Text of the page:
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Phylogeny and Systematics of the Treehopper Subfamily Centrotinae (Insecta: Hemiptera: Membracidae)

by Wallace, Matthew Spaulding

Abstract (Summary)
ABSTRACT

WALLACE, MATTHEW SPAULDING. Phylogeny and Systematics of the Treehopper Subfamily Centrotinae (Insecta: Hemiptera: Membracidae). (Under the direction of Lewis L. Deitz).

The subfamily Centrotinae is the largest and only cosmopolitan subfamily within the treehopper family Membracidae (Insecta: Hemiptera: Membracidae). As the first comprehensive morphological study of the subfamily, this work includes: (a) phylogenetic analyses, (b) illustrated taxonomic keys and descriptions for identifying 23 tribes (6 new) and 2 unplaced genera, (c) new synonymies (1 generic, 11 tribal, 1 subfamilial), (d) a new lectotype designation, and (e) 5 new combinations. Of 216 genera here included in the subfamily, 207 are placed in tribes, 2 are unplaced but have known affinities, and 7 are too poorly known for placement. One genus formerly placed in the Centrotinae is placed as Membracidae, incertae sedis.

Phylogenetic analyses were performed based on 116 morphological characters from the head, thorax, and abdomen of both sexes. These analyses (1 overall analysis of 24 tribes and 8 analyses of the larger tribes) resulted in a single most parsimonious tree showing a basal clade with one New World tribe, followed by two major clades--each with New World components basally followed by Old World components. These analyses demonstrated that the most recent classifications included numerous para- or polyphyletic tribes. Consequently, the tribal placements of 108 genera are changed so that all tribes are monophyletic. As here defined, the subfamily Centrotinae is also a monophyletic group supported by the synapomorphy of the presence of abdominal inornate pits, each with a lateral seta. Characters important in elucidating tribal relationships include features of: the male and female genitalia, the fore- and hind wings, the scutellum, leg chaetotaxy; and abdominal characteristics using scanning electron microscopy.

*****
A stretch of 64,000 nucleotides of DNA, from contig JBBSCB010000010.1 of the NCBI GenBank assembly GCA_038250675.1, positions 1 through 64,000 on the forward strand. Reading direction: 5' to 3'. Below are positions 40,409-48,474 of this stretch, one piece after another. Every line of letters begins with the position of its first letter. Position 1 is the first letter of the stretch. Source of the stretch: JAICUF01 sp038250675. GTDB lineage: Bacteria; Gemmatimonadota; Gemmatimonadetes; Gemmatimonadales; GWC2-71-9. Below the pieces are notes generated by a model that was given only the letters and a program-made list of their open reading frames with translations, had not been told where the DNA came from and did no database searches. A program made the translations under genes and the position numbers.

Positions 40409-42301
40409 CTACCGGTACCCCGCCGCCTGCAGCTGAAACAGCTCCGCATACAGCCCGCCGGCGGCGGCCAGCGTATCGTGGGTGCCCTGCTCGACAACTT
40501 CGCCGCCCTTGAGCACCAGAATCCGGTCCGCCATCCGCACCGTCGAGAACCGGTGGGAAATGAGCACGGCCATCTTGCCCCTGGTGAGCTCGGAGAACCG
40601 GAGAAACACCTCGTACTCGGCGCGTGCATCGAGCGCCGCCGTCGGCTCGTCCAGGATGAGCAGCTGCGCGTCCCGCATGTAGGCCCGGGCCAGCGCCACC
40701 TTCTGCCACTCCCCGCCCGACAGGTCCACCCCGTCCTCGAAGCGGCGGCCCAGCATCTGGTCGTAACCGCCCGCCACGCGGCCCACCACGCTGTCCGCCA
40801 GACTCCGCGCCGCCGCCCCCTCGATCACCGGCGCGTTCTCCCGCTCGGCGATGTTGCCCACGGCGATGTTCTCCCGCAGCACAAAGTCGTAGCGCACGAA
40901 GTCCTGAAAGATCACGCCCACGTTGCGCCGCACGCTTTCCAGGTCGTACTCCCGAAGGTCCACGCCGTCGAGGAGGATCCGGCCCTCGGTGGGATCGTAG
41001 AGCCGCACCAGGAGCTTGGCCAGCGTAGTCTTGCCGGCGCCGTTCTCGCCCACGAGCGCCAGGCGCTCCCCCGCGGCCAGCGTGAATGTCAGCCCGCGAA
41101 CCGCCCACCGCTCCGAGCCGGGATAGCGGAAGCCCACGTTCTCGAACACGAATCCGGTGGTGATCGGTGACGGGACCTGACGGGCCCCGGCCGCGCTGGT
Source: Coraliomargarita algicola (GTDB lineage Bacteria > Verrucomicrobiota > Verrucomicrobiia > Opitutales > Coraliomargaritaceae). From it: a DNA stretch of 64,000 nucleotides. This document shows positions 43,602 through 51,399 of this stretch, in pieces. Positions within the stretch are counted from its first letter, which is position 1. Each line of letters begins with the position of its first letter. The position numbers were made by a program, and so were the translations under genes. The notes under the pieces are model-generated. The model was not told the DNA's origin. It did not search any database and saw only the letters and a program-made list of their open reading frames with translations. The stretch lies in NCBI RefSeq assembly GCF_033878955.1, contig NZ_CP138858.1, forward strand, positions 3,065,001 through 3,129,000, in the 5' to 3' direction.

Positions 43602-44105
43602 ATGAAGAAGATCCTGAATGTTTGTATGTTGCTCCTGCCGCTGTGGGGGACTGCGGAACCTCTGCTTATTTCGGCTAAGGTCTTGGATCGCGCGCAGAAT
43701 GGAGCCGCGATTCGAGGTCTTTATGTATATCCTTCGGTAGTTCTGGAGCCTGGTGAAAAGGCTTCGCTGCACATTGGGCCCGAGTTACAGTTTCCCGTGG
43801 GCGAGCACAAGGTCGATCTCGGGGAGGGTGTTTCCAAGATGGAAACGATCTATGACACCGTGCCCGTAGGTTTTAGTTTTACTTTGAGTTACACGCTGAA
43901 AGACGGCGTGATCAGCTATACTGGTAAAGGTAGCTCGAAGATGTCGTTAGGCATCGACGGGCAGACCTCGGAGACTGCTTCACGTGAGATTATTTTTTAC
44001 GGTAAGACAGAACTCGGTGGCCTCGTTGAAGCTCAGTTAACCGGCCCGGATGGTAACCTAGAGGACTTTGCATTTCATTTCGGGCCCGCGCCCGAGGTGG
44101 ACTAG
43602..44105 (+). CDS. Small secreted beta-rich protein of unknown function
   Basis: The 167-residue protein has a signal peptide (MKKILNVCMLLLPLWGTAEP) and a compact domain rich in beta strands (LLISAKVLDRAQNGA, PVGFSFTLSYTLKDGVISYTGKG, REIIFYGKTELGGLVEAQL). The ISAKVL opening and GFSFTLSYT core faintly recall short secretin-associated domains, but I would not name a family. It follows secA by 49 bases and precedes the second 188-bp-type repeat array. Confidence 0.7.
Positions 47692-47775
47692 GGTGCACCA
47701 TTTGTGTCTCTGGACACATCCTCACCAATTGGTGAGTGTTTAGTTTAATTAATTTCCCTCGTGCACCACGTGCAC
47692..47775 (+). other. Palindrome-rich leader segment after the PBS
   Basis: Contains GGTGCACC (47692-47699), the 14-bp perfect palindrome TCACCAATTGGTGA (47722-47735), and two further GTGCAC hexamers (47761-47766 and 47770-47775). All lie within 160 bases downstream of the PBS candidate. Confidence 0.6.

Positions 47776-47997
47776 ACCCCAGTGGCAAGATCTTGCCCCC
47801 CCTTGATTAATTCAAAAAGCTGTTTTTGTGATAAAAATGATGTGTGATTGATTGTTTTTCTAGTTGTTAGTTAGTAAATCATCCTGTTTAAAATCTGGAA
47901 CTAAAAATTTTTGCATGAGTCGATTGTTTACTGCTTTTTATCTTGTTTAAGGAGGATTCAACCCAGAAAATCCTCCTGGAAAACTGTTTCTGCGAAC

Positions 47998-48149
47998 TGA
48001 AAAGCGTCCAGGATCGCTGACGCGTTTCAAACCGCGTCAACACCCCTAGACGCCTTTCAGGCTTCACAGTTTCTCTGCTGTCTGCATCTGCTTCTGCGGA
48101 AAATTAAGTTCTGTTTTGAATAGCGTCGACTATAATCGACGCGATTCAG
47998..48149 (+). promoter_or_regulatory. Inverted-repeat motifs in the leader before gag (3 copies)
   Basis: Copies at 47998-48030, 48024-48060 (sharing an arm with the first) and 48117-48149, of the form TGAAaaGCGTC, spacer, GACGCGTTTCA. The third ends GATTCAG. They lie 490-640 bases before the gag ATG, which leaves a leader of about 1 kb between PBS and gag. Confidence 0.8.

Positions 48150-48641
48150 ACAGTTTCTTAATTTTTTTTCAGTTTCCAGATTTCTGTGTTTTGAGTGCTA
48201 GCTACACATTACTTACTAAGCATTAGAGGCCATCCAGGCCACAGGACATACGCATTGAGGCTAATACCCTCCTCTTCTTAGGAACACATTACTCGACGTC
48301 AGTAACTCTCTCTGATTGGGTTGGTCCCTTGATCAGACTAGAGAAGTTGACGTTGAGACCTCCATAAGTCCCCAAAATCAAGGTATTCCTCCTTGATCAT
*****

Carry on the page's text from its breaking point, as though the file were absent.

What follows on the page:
Each tribal diagnosis and description is followed by notes on ecology and distribution, a list of included genera, specimens examined, and discussions of phylogeny and morphological characters. For most genera, the head, pronotum, wings, legs, male and female genitalia, and abdominal fine structure are illustrated.

Based on the phylogeny inferred herein, centrotines originated in the New World (6 tribes) and subsequently invaded the Old World twice, possibly via the Bering Land Bridge, which would have facilitated western invasions from North America to the Palearctic and Indomalayan Regions in the early Tertiary. Subsequently, major radiations (17 tribes) occurred within the Old World. While a few centrotine tribes are widely distributed, many occur primarily in one or two major zoogeographic regions. No tribe occurs in both the Old World and New. The distinctive faunas of the Afrotropical, Indomalayan, Australian, and Caribbean Regions are especially notable.

Centrotines have exploited 105 plant families. Dominant among these are the Leguminosae, Compositae, Solanaceae, and Euphorbiaceae. At least 11 of the 23 centrotine tribes include genera that are attended by ants, which feed on the honeydew secreted by treehoppers. The distribution of these ecological and behavioral traits, as well as chromosome numbers, are mapped on the tribal phylogeny. Included are 186 figures (1500 individual illustrations and photographs) and 17 tables.

Bibliographical Information:

Advisor:Lewis L. Deitz

School:North Carolina State University

School Location:USA - North Carolina

Source Type:Master's Thesis

Keywords:entomology

ISBN:

Date of Publication:04/07/2003

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